Elderly patients are often treated the same as younger patients if they have minimal limitations in their activity level. In contrast, frail patients are sometimes recommended to receive single agent chemotherapy rather than a multi-agent combination that may be prohibitively difficult to tolerate. The available evidence suggests that elderly and frail patients who have an EGFR mutation also typically have a very significant response to EGFR inhibitor therapy.

Further information is available through the following links:

Podcast on introduction to first line chemotherapy for advanced NSCLC

Podcast on personalization of first line therapy

Reference library summary on selecting optimal first line treatment for advanced NSCLC

Using molecular markers to guide treatment: The IPASS trial

Alimta (pemetrexed) benefit is histology-specific

Treatment approaches for first line therapy in frail patients with advanced NSCLC

Podcast discussion of managing advanced NSCLC in the frail and/or elderly

Iressa (gefitinib) for frail patients with an EGFR mutation


Introduction to Small Cell Lung Cancer: Prevalence, Initial Symptoms, Work-Up, and Staging

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General Introduction to Small Cell Lung Cancer

Lung cancer consists of two major types: small cell lung cancer (SCLC) and non-small cell lung cancer (NSCLC). Approximately 85% percent of all lung cancer patients have NSCLC, and the remaining 15% have SCLC.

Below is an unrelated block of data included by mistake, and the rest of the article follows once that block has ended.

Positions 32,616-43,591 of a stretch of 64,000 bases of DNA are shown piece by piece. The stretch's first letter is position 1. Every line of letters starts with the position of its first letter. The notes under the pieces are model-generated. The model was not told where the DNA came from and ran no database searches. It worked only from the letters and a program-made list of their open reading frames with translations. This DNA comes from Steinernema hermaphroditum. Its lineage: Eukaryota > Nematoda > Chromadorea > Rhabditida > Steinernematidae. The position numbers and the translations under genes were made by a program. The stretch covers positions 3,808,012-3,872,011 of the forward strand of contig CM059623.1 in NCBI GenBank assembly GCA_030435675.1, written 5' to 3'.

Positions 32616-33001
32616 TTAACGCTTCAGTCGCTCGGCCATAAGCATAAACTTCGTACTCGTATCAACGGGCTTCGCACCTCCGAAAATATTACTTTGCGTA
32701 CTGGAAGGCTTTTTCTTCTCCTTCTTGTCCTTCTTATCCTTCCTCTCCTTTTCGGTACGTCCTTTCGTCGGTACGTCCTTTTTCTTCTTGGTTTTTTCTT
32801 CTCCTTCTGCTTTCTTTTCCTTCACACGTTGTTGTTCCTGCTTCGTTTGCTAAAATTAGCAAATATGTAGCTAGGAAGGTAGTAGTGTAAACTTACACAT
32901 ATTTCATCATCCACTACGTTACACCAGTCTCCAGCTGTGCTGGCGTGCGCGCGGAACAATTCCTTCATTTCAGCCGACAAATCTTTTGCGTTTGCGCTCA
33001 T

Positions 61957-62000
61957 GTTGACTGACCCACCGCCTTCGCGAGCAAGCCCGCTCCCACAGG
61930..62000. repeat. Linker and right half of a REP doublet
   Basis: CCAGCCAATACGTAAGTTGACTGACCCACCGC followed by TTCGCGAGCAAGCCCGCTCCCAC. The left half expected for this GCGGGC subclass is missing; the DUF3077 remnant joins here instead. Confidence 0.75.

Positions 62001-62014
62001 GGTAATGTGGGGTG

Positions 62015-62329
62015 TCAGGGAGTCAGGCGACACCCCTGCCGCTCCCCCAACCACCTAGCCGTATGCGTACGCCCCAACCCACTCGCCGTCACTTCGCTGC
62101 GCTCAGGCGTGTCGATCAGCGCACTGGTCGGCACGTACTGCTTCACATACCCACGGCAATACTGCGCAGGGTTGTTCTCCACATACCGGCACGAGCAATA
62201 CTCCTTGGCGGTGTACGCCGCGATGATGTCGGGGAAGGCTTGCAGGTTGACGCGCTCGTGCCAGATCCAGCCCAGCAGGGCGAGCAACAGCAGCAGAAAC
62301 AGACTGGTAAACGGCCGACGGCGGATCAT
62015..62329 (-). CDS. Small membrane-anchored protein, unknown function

histology-breakdown-of-lung-cancer (click on image to enlarge)

In 2010, the American Cancer Society has estimated that approximately 222,000 new cases of lung cancer will be diagnosed, of which 35,000 will have SCLC. Even though both subtypes are lung cancers, they are considered as separate diseases in most ways, and the management of these two cancers is different. It is important to recognize that the treatments applicable for NSCLC, including many newer agents that have been approved and are the subject of increasing research and media attention, are not clearly relevant for patients with SCLC.

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Dr. Suresh Ramalingam on Personalizing First Line Therapy for Advanced NSCLC: Podcast Available

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I’m very pleased to offer the excellent podcast produced from the recent webinar by Dr. Suresh Ramalingam, a leader in the lung cancer field who heads the Thoracic Oncology Program at Emory University in Atlanta. He’s also a good friend I’ve known since our fellowship training days, and he was kind and generous enough to refuse the honorarium we offered for his participation, instead requesting that it be donated back and used for other GRACE programs. Instead, he was happy to do this entirely out of a commitment to the lung cancer community. This is part of a small series of programs supported by an educational grant from Eli Lilly, so we are now enabled to do an additional program because of his generosity.

His webinar provides a very brief historical overview of NSCLC in general and then advanced NSCLC in particular, including a historical perspective of the evolving standards of care first with chemotherapy alone, and then with the integration of targeted therapies. He describes how our approach now individualizes our treatment recommendations based on such issues as particular NSCLC histology, molecular factors, performance status, and sometimes age to offer what we hope will deliver the best combination of efficacy and safety for a patient.